This post-First Friday weekend is packed with diverse offerings, beginning with more art from Gregg Deal, a member of the Pyramid Lake Paiute tribe and a powerful voice for RedLine’s Roots Radical
Indigenous programming series through the coming year. Deal’s show drops as one centerpiece of the art center’s 2022 48 Hours of Socially Engaged Art & Conversation event.
Beyond that, Heads of Hydra is offering a strong group show at the Bardo Coffeehouse, and Talk Gallery does the same in Englewood, both in the South Broadway corridor; Pirate cedes some space to the BRDG Project for the topical group show Woe v. Rade
; and Ana Anu champions the wisdom of female elders at Leon.
That’s the icing; it’s your job to find the rest of the cake. Happy Second Friday weekend, Denver.
Rough Gems presents: What a Gallery Wants
Union Hall Denver, 1750 Wewatta Street, Suite 144
Saturday, August 13, 10 a.m. to noon
Free, register in advance at Eventbrite
Local artists MG Bernard and Max Kauffman have been around the block a few times, juggling self-marketing and curatorial duties in addition to making art. They will be implementing their combined knowledge and experience to lead What a Gallery Wants, a proactive free workshop for artists needing help with the jobs of self-presentation, networking, finding alternative spaces and financing new avenues — all viable ways of getting work on walls.
Ana Anu, Call Your Grandmother!
Ana Anu champions the wisdom of women elders in the exhibition Call Your Grandmother!
Ana Anu, Leon Gallery
Leon Gallery, 1112 East 17th Avenue
Saturday, August 13, through September 24
Opening Reception: Saturday, August 13, 6 to 10 p.m
A poet as well as an artist, Ana Anu examines the world from a feminist stance in books of poetry, with a third, called Crone-Ology
, on the way later this year. Call Your Grandmother!
runs parallel to the book, a treatise against what Anu calls the “social erasure” of elders and its prominence in Western culture, and why it should be disposed of. Considering how much of our lives seem to be run by old white men, perhaps it’s time to even up the stakes and take advantage of the wisdom of elder women.
Zoid Room: The Black Dreamscape
"Dreams Are Real," in Zoid Ham's Black Dreamscape at the Storeroom.
The Storeroom, 1700 Vine Street
Closing Reception: Saturday, August 13, 6:30 to 10 p.m.
African-American poet and visual artist Zoid Ham will sign off on his window display at sidewalk gallery the Storeroom with a closing reception on Saturday evening. An immersive blend of performance, mixed-media art, fashion, poetry and storytelling, The Black Dreamscape
is meant to lead to a brighter and more equal future, expressed in all of Ham’s many disciplines.
Claire Ashley: Plump, Pucker, Squish, in the Present Box
Claire Ashley, “Clown (Bozo)” (detail), 2019, spray paint on PVC-coated ripstop nylon, and fan.
Photo courtesy of the artist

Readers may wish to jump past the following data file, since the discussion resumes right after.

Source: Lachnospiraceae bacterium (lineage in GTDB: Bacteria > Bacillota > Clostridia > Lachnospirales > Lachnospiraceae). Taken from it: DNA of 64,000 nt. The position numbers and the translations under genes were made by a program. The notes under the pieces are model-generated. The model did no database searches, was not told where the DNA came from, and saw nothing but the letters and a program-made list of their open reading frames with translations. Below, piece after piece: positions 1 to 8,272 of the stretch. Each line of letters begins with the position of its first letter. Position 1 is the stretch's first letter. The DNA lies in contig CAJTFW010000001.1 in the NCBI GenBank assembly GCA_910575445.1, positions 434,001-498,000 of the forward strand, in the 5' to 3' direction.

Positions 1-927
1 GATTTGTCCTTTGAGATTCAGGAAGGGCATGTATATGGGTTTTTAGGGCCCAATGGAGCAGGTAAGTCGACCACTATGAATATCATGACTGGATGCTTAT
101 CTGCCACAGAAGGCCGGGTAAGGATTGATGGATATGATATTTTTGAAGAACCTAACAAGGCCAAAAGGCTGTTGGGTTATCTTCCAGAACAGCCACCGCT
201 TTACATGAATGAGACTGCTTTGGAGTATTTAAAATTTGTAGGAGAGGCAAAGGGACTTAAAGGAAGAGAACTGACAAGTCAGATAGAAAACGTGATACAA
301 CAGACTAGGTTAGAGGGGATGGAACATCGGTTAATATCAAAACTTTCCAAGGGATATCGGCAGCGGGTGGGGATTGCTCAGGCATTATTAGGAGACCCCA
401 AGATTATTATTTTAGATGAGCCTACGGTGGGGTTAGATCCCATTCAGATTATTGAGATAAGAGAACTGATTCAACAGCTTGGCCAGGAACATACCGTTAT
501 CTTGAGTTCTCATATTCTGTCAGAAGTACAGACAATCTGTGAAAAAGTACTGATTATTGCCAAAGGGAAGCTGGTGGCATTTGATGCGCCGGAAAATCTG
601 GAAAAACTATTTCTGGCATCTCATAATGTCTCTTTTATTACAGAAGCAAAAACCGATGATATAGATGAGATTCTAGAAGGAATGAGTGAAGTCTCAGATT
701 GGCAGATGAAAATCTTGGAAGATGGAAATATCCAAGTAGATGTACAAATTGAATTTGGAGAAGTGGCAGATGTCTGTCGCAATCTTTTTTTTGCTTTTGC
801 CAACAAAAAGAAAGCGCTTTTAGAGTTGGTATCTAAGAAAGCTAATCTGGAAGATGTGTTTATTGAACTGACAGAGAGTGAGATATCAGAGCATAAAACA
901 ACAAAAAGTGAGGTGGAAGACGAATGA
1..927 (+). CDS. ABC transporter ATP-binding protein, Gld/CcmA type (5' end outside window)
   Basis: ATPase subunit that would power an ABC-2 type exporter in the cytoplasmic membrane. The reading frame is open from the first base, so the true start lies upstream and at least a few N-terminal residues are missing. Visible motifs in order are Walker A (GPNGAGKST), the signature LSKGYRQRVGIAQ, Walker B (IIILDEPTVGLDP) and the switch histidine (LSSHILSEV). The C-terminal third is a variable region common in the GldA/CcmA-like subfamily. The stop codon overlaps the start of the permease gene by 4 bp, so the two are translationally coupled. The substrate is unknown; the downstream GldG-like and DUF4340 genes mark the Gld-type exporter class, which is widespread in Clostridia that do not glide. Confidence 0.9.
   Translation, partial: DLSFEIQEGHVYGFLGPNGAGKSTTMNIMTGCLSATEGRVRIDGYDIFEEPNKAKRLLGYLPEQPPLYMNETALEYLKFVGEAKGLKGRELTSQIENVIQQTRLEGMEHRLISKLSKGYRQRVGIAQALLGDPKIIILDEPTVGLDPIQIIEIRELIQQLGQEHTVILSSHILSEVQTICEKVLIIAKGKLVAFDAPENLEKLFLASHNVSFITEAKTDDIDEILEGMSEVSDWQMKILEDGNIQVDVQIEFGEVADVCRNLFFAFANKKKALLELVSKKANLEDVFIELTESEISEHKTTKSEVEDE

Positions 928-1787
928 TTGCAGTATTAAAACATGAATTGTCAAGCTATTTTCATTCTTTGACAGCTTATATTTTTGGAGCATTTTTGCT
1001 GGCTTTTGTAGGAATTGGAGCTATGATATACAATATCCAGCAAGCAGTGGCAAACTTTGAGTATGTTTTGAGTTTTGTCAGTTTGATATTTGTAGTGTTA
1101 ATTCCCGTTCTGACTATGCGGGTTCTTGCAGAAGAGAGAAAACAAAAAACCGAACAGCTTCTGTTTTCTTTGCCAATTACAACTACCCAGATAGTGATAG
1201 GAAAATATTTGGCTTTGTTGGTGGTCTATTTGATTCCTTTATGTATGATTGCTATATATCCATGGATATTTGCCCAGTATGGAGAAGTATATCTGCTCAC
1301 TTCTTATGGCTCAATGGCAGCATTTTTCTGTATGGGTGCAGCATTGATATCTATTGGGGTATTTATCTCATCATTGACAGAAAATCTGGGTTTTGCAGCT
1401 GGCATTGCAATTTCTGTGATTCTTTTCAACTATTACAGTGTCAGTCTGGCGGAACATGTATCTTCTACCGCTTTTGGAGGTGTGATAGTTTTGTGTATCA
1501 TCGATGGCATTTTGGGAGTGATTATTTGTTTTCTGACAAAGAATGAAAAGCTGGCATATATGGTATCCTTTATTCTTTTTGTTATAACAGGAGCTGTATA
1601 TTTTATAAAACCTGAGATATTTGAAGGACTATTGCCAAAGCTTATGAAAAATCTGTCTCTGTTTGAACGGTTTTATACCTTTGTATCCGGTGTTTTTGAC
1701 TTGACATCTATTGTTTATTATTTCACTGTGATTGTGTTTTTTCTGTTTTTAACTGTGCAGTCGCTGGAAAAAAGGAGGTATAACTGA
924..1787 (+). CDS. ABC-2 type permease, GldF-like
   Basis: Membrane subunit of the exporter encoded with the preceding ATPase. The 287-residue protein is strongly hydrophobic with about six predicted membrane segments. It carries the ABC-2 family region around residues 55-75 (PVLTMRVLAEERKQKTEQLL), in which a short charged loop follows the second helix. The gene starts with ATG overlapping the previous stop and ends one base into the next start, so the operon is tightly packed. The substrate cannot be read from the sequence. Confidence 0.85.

Boulder Museum of Contemporary Art (BMoCA), 1750 13th Street, Boulder
Through August 28
The painted inflatable work in Claire Ashley’s Plump, Pucker, Squish
will brighten BMoCa’s Present Box nook for a couple of weeks, referencing the joy of pop culture from an odd, unstructured point of view. It will fit in nicely with the museum's main exhibition, Grossly Affectionate
— a group show of similarly amorphous soft, hard, digitally animated or assembled sculptures — as well as Sophie Ramos: Deep End
, with assemblages that put you in mind of Pee-wee’s Playhouse
Art Inspired by the Land
A serene Colorado landscape by Molly Davis.
Canyon Gallery, Boulder Public Library, 1001 Arapahoe Avenue, Boulder
Through September 18
Performance Night: Thursday, August 18, Canyon Theater, 4 to 6:45 p.m.
Get down with nature at the Boulder Public Library’s Canyon Gallery, where Art Inspired by the Land
will visually whisk you away into the serene, non-urbanized spaces in and surrounding Boulder. Hosted by Boulder’s Open Space and Mountain Parks department, the group show will be accompanied by an August 18 performance night at the library, with musicians, songwriters, poets and filmmakers showing inter-arts appreciation for nearby wild places and imagery from the exhibition.
End of Silence: A Punk Survey
Gregg Deal, “Textile Series No. 3.”
Image credit: Wed Magyar
RedLine Contemporary Art Center, 2350 Arapahoe Street
Through October 9
Gregg Deal is 21st century all the way, with a masterful multi-disciplinary practice that contemporizes the Indigenous brushback against the continuing effects of colonialism and the disenfranchisement of Native communities over centuries. He’s the perfect face of RedLine’s Roots Radical
exhibition and programming schedule for 2022 and 2023, which passes the stage over to Indigenous voices, including Deal’s, whose show End of Silence: A Punk Survey
combines the gifted artist’s stance with punk values, activism and an in-your-face aesthetic. The exhibition opens at RedLine during its 48 Hours of Socially Engaged Art & Conversation Summit this weekend, with a reception and performances.
Heads of Hydra: End of the World 2.0
Moritz Reichelt (aka Moritz R®), “Joyride in the Wastelands,” 2022, acrylic on canvas.
Moritz Reichelt (aka Moritz R®)
The Bardo Coffeehouse, 238 South Broadway
Heads of Hydra, the continuing anti-curatorial project of Richard Alden Peterson and Dave Seiler, will quietly open a bit of a blockbuster at the Bardo Coffeehouse: End of the World 2.0
, a group show with more than twenty artists on the local, national and international spectrum, including lots of familiar names from Colorado. Musician Roger Green, best known as former guitarist for the Czars and a sideman with Porlolo, Glenn Taylor and the late Ron Miles, will provide entertainment for the crowd. Don’t sleep through this sleeper.
Woe v. Rade
Julie Jablonski, “She Howls.”
Gwen Gehrke, 360 Degrees of Denver
Pirate: Contemporary Art, 7130 West 16th Avenue, Lakewood
Through August 28
The roaming BRDG Project guests at Pirate with a pointed group exhibition unapologetically called Woe v. Rade